Monsanto must pay $289m in damages over herbicide cancer case

Andrew Cummings
August 11, 2018

Pharmaceutical group Bayer has dismissed claims that an ingredient used in weed killers is carcinogenic.

Monsanto says hundreds of studies have established that glyphosate is safe.

A California jury ordered chemical giant Monsanto to pay almost US$290 million on Friday for failing to warn a dying groundskeeper that its weed killer Roundup might cause cancer.

"It is a landmark development in terms of the jury fixing responsibility on Monsanto and its negligence and given the discussion around glyphosate and its safety in India", said Kavitha Kuruganti, from the Alliance for Sustainable & Holistic Agriculture (ASHA).

Bayer completed its $66bn takeover of Monsanto in June. Between them the two companies have almost 600 stores.

Monsanto has denied that glyphosate, the key ingredient in both Roundup and Ranger Pro, causes cancer.

Over the course of the four-week trial, jurors heard testimony by statisticians, doctors, public health researchers and epidemiologists who disagreed on whether glyphosate can cause cancer.

The claimant, groundsman Dewayne Johnson, was diagnosed with non-Hodgkin's lymphoma in 2014.

Johnson's case was the first to go to trial because he's near death, and in California, dying plaintiffs can be granted expedited trials, according to the report.

Glyphosate is the world's most common weedkiller. The California ruling could lead to hundreds of other claims against Monsanto.

Monsanto spokesman Scott Partridge said the company will appeal.

Image copyright Getty Images What is glyphosate and is it unsafe? In the U.S., more than 750 products contain it.

It came after the France-based International Agency for Research on Cancer, which is part of the World Health Organization, said in 2015 that glyphosate was a "probable human carcinogen".

The Department for Environment, Food and Rural Affairs, which is responsible for pesticide regulation, said: "Decisions on the use of pesticides should be based on a careful scientific assessment of the risks". Emails sent the duo seeking comment on the California court's verdict and government plan of action remained unanswered at the time of publishing this article.As per the Indian food regulator FSSAI, the maximum permissible residue levels of glyphosate as of December a year ago are: 1 mg/kg in tea, 0.01 mg/kg in rice and 0.05 mg/kg in meat.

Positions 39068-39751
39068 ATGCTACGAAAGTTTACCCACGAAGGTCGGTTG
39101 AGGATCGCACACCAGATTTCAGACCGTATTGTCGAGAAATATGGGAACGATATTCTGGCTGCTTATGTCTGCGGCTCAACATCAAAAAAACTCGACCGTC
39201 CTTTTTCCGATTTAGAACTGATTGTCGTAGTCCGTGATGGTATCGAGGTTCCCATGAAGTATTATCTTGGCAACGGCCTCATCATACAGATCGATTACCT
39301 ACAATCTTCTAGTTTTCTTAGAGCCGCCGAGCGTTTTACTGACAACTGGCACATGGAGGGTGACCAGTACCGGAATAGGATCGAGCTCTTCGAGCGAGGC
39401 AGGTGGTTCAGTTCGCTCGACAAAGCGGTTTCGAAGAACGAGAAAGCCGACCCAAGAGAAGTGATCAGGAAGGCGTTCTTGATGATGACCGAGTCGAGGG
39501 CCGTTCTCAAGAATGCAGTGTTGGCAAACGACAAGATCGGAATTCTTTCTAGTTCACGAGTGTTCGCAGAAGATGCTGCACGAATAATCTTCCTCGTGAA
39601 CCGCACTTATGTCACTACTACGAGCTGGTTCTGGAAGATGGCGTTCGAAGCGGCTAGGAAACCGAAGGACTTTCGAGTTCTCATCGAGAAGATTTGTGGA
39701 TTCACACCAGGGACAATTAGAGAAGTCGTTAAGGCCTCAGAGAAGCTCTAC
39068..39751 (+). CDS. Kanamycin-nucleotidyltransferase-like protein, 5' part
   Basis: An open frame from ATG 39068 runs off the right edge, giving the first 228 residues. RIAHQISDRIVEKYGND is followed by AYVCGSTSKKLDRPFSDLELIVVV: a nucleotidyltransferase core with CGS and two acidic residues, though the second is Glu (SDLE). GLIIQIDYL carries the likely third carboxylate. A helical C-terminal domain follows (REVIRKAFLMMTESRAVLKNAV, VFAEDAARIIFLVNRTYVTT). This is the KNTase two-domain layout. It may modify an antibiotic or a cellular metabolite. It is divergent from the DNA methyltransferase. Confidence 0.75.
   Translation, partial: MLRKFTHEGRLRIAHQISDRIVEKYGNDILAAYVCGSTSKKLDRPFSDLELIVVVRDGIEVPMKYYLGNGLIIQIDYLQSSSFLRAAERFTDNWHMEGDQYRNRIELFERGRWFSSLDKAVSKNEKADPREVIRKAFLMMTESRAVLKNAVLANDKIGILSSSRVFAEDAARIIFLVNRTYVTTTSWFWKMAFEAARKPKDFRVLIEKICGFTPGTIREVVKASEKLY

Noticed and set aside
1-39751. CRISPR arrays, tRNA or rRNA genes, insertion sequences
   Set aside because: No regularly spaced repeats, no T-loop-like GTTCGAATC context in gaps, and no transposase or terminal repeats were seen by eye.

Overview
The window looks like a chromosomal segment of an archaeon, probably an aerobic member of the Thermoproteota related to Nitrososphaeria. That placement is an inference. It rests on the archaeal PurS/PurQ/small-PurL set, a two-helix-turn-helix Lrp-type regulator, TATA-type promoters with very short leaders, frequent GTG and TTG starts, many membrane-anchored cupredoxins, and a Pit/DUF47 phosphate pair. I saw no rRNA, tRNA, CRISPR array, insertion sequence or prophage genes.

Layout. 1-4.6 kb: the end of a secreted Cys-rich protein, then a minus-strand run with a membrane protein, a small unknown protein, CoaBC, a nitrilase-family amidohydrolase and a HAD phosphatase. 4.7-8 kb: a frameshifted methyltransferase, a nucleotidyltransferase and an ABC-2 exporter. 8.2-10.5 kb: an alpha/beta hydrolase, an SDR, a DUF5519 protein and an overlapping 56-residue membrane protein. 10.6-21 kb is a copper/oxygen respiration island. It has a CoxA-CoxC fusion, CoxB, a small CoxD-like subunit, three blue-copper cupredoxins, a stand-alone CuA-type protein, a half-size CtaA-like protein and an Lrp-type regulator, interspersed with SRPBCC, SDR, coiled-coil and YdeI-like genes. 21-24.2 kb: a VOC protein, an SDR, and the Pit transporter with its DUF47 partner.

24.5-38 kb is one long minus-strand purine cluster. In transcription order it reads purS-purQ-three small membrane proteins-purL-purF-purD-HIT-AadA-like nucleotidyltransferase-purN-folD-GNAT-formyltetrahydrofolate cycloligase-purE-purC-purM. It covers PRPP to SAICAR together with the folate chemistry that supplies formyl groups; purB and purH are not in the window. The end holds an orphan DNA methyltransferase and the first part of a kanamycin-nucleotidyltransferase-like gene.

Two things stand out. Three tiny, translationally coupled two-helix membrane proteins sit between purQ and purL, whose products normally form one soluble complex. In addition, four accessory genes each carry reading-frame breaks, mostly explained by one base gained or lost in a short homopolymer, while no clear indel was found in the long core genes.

The jury also found Monsanto "acted with malice or oppression" and ruled the company knew or should have known the weedkiller was unsafe.

Mr Johnson's attorneys sought and won $US39 million in compensatory damages and $US250 million of the $US373 million they wanted in punitive damages. "Roundup could cause cancer", Johnson's lawyer Brent Wisner said in a statement.

"When you are right, it is really easy to win", he said. "The jury got it wrong", he told reporters outside the courthouse.

In a statement after the ruling, Monsanto said it was "sympathetic to Mr Johnson and his family" but it would "continue to vigorously defend this product, which has a 40-year history of safe use and continues to be a vital, effective and safe tool for farmers and others".

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